Applying a legal pluralist framework, this study examines the complex interrelationships between religion, law and politics in contemporary Ghana, a professedly secular State characterised by high levels of religiosity. It aims to explore legal, cultural and moral tensions created by overlapping loci of authority (state actors, traditional leaders and religious functionaries). It contends that religion can function as an impediment to Ghana’s secularity and also serve as an integral tool for realising the State’s legal ideals and meeting international human rights standards. Using three case studies – legal tensions, child witchcraft accusations and same-sex partnerships – the study illustrates the ways that the entangled and complicated connections between religion and law compound Ghana’s secular orientation. It suggests that legal pluralism is not a mere analytical framework for describing tensions, but ought to be seen as part of the solution. The study contributes to advancing knowledge in the area of the interrelationships between religion and law in contemporary African public domain.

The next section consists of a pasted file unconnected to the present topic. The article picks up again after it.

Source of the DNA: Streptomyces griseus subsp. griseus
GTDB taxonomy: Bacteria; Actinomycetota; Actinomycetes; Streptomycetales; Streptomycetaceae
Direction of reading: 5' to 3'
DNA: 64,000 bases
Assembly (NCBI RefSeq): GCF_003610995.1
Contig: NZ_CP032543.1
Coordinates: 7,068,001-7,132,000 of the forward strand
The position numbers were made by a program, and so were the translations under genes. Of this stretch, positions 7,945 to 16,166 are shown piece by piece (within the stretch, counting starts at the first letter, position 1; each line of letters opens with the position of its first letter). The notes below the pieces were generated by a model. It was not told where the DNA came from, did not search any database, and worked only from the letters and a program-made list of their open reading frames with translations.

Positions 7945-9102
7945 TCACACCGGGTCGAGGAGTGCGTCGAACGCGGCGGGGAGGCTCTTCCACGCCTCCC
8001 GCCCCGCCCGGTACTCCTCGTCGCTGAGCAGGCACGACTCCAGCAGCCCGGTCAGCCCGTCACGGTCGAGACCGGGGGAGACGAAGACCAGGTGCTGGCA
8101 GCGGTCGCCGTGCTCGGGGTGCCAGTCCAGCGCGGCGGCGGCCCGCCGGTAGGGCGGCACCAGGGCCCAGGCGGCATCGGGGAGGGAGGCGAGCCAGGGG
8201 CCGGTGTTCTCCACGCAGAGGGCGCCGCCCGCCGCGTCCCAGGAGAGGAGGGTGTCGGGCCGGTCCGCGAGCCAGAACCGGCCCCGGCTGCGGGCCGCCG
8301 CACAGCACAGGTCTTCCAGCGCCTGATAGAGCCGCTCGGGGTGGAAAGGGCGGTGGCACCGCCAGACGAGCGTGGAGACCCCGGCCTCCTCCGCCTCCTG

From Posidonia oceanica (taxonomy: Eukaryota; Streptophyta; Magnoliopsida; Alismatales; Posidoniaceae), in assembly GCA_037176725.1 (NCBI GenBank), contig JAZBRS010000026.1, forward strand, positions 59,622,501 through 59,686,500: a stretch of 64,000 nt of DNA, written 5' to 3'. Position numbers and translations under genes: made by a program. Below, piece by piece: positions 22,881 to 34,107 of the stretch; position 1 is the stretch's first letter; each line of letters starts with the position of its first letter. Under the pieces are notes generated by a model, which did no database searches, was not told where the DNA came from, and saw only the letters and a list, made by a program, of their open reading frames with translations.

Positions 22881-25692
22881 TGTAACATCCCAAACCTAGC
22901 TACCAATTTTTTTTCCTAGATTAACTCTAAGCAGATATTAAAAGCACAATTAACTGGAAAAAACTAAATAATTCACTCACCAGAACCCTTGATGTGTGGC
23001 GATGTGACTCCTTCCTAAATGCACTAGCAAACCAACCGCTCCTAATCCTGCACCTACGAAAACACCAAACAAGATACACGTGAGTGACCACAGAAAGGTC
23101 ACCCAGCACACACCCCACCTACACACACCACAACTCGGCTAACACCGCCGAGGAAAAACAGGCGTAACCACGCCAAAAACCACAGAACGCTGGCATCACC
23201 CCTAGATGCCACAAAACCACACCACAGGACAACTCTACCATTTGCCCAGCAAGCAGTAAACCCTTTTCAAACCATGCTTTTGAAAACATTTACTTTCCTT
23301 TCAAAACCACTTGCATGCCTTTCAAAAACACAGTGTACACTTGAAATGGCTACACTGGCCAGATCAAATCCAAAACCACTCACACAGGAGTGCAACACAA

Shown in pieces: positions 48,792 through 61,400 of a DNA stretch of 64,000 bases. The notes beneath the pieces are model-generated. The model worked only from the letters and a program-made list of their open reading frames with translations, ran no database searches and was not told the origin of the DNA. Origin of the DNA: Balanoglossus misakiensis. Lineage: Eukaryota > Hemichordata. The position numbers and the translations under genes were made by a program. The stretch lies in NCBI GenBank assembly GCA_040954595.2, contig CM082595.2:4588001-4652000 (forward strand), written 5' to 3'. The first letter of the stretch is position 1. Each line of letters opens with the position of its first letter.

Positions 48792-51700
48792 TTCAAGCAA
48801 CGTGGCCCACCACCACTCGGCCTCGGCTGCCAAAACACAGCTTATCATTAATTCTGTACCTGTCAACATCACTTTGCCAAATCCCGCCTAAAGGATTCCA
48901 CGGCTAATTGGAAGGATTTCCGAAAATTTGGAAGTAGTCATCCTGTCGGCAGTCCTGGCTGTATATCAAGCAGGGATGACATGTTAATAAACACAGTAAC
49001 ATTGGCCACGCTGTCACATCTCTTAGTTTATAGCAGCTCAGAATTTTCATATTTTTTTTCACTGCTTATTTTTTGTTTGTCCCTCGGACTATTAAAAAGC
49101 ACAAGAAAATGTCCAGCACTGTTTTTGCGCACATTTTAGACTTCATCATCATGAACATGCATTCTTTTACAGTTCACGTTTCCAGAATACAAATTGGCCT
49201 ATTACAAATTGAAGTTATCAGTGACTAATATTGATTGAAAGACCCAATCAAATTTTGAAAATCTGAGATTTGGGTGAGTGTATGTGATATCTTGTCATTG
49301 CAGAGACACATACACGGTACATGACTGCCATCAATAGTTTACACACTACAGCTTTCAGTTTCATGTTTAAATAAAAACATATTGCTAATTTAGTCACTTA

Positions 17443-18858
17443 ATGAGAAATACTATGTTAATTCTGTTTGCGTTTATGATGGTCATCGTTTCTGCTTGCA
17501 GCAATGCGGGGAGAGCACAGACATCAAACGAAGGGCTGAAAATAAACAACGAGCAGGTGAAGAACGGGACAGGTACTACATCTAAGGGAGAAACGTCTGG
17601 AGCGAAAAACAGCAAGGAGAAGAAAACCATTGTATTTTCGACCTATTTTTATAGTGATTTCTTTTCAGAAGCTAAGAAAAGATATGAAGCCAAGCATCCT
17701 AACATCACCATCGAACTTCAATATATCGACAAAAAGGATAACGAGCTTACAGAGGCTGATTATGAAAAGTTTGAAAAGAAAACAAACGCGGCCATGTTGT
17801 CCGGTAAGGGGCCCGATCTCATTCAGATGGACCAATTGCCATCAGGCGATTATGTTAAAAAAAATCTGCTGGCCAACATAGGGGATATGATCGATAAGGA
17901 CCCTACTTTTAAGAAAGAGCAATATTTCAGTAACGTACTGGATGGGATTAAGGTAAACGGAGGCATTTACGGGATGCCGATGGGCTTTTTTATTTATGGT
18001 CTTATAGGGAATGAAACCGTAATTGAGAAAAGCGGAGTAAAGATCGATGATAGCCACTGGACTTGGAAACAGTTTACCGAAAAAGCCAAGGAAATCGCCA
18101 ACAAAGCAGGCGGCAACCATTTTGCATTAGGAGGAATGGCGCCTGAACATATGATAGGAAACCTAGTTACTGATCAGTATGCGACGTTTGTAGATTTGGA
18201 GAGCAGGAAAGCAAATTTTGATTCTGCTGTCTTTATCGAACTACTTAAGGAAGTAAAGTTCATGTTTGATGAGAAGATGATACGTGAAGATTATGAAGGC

This book will be a valuable resource for those working in the areas of Law and Religion, Religious Studies, African Studies, Political Science, Legal Anthropology and Socio-legal Studies.
Table of Contents
Introduction; 1. The Interactions of State and Non-State Legal Norms; 2. Normative Systems and Actors in Tension; 3. Child Witchcraft Occurrences and Maltreatments; 4. Religion, Law and Same-Sex Relationships; 5. Conclusion
Seth Tweneboah (PhD) is a lecturer at the Centre for Conflict, Human Rights and Peace Studies of the University of Education, Winneba, Ghana. He received his PhD in Religious Studies (with specialization in law and politics) from the Victoria University of Wellington, New Zealand. Seth has an MPhil from the University of Ghana, Legon and an MA from the Florida International University, Miami. His research focuses on religious human rights and the religion-law interrelationships in Africa. He has published in a number of reputable journals, including the Journal of Law, Religion and State.